Securosis Now Protected With Quantum Cryptography

October 12, 2007, Phoenix, AZ Securosis, the world’s leading security blog, is proud to announce that it is now being protected by quantum cryptography. “After reading about Swiss officials using quantum cryptography to protect ballot results entered by hand we realized that this advanced technology is now ready for mainstream adoption,” stated Rich Mogull, Founder, CEO, and fun-guy-but-not-that-kind-of-fun-guy. “We feel that quantum cryptography is the ultimate data protection technology and the best way to assure that our blog posts are not tampered with until we post them on our remotely hosted WordPress blog.” Securosis has installed a fiber optic connection between their authoring system and posting system to support the new security program. Although posts were previously authored and posted using the same MacBook Pro, a second machine was needed to create the fiber connection required for the quantum cryptography. The two systems are located on the same desk with the fiber connection completely visible. The fiber line is under constant observation using video surveillance to further hamper tampering, but the recordings aren’t reviewed to avoid quantum effects such as the observed systems switching places or becoming “strangely attracted”. “We can now be assured that our posts maintain both their confidentiality and integrity during the development process, until they are posted unencrypted over the public Internet. We felt this was a far better investment than renewing our expired SSL certificate.” Securosis evaluated a number of competing technologies, including checksums, hashes, and TLS, but concluded that quantum cryptography was superior because it used the word “quantum”. “History has shown, as documented in Star Trek, that anything quantum has to be better. It’s a totally cool word and scientists are really into it, so it has to be more secure.” Share:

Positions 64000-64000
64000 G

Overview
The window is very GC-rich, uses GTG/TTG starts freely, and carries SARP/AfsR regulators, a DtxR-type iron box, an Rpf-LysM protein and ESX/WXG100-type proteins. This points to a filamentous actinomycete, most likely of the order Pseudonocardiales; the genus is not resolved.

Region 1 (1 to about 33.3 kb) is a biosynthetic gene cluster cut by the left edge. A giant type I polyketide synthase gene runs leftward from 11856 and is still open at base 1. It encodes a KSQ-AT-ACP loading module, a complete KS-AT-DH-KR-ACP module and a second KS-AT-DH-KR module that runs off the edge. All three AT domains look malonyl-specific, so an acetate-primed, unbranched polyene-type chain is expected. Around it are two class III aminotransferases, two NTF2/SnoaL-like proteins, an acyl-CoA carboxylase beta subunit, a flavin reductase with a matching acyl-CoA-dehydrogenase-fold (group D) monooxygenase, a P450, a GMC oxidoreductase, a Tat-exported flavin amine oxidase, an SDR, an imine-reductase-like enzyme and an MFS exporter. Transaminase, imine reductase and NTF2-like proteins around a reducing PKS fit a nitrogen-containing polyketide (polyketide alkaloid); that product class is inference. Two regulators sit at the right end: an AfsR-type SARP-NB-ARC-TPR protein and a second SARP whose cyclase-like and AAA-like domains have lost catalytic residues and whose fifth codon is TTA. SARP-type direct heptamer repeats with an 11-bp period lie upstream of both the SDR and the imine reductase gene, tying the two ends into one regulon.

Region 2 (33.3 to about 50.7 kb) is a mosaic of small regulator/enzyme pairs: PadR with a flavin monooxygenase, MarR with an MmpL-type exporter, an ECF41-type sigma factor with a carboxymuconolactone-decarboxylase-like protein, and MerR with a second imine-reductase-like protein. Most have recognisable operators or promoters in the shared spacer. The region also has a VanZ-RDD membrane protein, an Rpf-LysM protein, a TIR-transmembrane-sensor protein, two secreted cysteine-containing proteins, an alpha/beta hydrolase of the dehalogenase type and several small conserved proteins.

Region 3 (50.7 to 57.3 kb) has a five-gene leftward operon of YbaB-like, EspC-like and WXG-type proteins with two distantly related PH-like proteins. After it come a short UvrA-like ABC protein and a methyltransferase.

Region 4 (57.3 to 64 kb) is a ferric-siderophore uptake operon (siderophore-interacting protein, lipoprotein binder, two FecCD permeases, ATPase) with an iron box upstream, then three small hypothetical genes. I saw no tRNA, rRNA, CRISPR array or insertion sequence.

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Securosis Announces Increase In Cybercrime

October 12, 2007, Phoenix, AZ Securosis, L.L.C., the world’s leading provider of security consulting services, announces that cybercrime has reached record levels since the dawn of history. “Cybercrime continues to increase at a staggering rate,” says Rich Mogull, Founder, CEO, Jedi, and part-time neurosurgeon. “Losses are higher this year than at any time in history. We highly advise companies to immediately engage with us at non-discounted rates to assure they are protecting their children and stopping terrorism.” About Securosis Securosis, L.L.C. is the world’s leading provider of IT security consulting services and impractical security dribble. Securosis’ customers include all of the Fortune 1000, most major governments, and a few minor religious institutions. Securosis helps customers achieve compliance with all international laws and defend themselves from all known zero-day attacks while leveraging synergies through thought leadership. We’re really smart- give us money or we’ll scare your grandma. Share:

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Symantec to Acquire Vontu (According To InfoWorld)